Where: Dining room table or living room coffee table.
    Requirements: Water or tea.

    Is it creepy to post this?
    Is it creepy to post this?

    Pros: Really, really quiet house. Easy access to bathroom, food, wi-fi. I can play my music without headphones, which makes it actual background music.
    Cons: Because I’m alone most of the time, it’s easier for me to slack off.

    Thoughts: Trying not to get to used to this environment since it’s only for a little while. But seriously, the quiet and the ability to not use headphones is a nice difference.

  • Coffee shops (Starbucks, Coffee Bean & Tea Leaf, Kissaten) (Productivity 9/10)

    Only recently started venturing out to do my writing. My anxiety/health issues and computer battery dying often cut these trips short. Usually get in around 1-4 hours.
    Where: Any available table.
    Requirements: Drink/food from establishment so I don’t get kicked out.

    GF and I at Starbucks.
    GF and I at Starbucks.

    Pros: Being among crowds makes me hyper-focused on the task at hand: Is it the need to look productive? Is it the fact that people can see me and what I’m writing? Writing on a time limit against my battery dying because of lack of outlets. (The same way Bradbury wrote Farenheit 451 on a library typewriter, paying in dimes for every half hour.)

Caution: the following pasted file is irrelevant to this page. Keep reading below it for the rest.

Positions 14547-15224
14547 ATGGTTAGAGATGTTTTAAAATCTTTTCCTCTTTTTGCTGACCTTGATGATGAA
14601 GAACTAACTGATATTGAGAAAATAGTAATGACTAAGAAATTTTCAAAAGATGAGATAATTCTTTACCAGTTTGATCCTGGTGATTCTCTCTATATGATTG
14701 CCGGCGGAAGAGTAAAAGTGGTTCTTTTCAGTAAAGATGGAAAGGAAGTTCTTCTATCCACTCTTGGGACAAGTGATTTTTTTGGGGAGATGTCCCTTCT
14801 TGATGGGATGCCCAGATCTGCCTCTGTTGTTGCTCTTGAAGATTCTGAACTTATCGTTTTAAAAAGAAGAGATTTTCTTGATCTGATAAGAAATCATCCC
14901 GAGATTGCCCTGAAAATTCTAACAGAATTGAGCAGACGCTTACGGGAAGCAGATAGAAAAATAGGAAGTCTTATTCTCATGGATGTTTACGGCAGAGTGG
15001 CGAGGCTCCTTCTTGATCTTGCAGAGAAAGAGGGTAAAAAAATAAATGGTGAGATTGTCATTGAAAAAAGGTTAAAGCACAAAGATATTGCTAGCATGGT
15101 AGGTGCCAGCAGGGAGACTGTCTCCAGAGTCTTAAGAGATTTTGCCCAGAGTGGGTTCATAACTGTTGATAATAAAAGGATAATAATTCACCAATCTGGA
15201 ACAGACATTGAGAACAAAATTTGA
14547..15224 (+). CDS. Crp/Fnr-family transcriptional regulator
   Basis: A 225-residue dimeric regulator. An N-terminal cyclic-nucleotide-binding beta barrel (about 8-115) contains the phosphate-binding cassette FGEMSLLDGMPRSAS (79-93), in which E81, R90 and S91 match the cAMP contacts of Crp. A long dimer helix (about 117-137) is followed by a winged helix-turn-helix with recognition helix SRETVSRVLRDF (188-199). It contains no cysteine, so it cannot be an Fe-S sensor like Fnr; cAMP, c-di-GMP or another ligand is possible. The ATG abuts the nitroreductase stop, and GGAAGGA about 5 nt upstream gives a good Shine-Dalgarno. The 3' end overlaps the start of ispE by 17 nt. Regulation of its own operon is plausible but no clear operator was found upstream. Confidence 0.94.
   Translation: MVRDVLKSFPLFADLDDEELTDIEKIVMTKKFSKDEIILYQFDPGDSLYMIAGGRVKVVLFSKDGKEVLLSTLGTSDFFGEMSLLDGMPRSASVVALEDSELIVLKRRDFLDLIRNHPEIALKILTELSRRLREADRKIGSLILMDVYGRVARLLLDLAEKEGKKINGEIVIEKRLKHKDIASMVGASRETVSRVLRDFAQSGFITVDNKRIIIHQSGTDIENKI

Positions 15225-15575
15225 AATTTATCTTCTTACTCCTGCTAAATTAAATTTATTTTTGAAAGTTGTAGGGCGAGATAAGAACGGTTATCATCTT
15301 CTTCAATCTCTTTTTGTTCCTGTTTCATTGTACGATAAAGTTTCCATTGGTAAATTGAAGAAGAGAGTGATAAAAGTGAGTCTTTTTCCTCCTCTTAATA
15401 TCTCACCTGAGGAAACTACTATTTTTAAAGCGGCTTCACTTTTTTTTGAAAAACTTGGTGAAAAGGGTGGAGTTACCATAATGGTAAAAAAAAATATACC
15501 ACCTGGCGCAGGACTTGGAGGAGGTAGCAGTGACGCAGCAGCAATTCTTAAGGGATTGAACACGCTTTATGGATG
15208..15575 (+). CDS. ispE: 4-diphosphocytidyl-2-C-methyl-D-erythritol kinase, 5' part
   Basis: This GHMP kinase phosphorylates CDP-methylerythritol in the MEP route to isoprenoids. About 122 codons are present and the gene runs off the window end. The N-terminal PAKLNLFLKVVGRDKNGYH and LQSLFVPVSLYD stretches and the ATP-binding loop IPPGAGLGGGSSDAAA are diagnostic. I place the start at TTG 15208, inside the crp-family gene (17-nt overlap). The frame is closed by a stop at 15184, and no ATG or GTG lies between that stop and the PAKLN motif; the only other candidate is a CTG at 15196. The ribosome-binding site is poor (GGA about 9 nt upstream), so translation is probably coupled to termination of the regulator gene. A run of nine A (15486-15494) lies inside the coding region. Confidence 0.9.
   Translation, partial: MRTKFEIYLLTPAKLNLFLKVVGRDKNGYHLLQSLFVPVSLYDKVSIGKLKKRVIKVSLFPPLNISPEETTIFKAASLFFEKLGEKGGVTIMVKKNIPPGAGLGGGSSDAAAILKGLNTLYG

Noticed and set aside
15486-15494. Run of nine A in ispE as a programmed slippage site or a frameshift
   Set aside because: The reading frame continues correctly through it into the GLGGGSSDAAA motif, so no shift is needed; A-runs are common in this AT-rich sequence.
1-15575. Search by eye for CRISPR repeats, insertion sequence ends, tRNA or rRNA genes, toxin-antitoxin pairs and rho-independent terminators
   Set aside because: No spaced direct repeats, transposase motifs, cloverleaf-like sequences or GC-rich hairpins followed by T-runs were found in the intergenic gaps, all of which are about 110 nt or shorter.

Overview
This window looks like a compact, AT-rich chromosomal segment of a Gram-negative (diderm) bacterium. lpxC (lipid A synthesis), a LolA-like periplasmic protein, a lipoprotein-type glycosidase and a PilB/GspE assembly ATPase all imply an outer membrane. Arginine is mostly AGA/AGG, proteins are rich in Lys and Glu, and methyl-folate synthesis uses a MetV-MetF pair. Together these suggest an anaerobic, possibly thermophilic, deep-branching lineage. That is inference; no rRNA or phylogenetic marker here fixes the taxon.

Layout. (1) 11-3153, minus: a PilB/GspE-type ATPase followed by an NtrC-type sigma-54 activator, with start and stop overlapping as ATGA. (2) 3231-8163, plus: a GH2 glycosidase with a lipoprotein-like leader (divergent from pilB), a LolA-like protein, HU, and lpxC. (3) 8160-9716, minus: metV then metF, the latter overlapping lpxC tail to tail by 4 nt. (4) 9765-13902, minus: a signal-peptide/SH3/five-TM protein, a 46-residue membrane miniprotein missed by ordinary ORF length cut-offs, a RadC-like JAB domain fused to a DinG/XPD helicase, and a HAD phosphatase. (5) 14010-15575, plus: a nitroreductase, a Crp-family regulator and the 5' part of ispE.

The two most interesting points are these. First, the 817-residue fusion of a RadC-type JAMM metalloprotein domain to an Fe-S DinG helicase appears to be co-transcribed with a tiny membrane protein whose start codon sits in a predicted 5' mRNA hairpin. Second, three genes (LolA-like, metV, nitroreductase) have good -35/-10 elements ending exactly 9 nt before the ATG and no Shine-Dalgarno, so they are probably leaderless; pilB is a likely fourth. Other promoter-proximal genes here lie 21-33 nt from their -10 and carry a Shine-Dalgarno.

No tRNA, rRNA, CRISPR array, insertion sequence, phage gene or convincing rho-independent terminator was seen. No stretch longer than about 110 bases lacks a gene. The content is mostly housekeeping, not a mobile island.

Cons: Technically easy access to food but I also have to pay. Can’t use the bathroom unless I’m with someone or I take my laptop with me and risk losing my table/seat. No outlets usually. So much anxiety~

    Thoughts: Adult diapers?

  • Outside (Productivity: 2/10)

    Thought it’d be a nice contrast to the rest of the environments, which are all inside. I was wrong.
    Where: Backyard, under tree.
    Requirements: Mat to sit on.

    It was so nice outside. In theory.
    It was so nice outside. In theory.

    Pros: Vitamin D!
    Cons: Bugs. Bugs everywhere. No outlet. Problems seeing my screen because of glare. Have to go back inside for food or bathroom. The world is very hot.

    Thoughts: Don’t do this again. Please.


I may have linked this before, but a while back I read a great article called “Kill Your Rituals” by Harry Connolly. As he says, the real ritual that matters is actually doing the work:

“I was treating my ability to work—what a less self-conscious writer might call a “muse”— as a hothouse flower. I was pretending that it was so delicate that it needed a special kind of pen, and a special kind of music, and a special chair/desk combination, when all it really needed was me and my willingness to focus and write. […]I was taking control of my own creative process rather than outsource that control to talismans around me.”

Thus, the environments don’t matter so much as how comfortable I am slacking off in different environments. The point is, it’s time to knuckle back down and just write. Let’s do this!

What kind of writing rituals do you follow? Any writing environment recommendations? Let us know in the comments!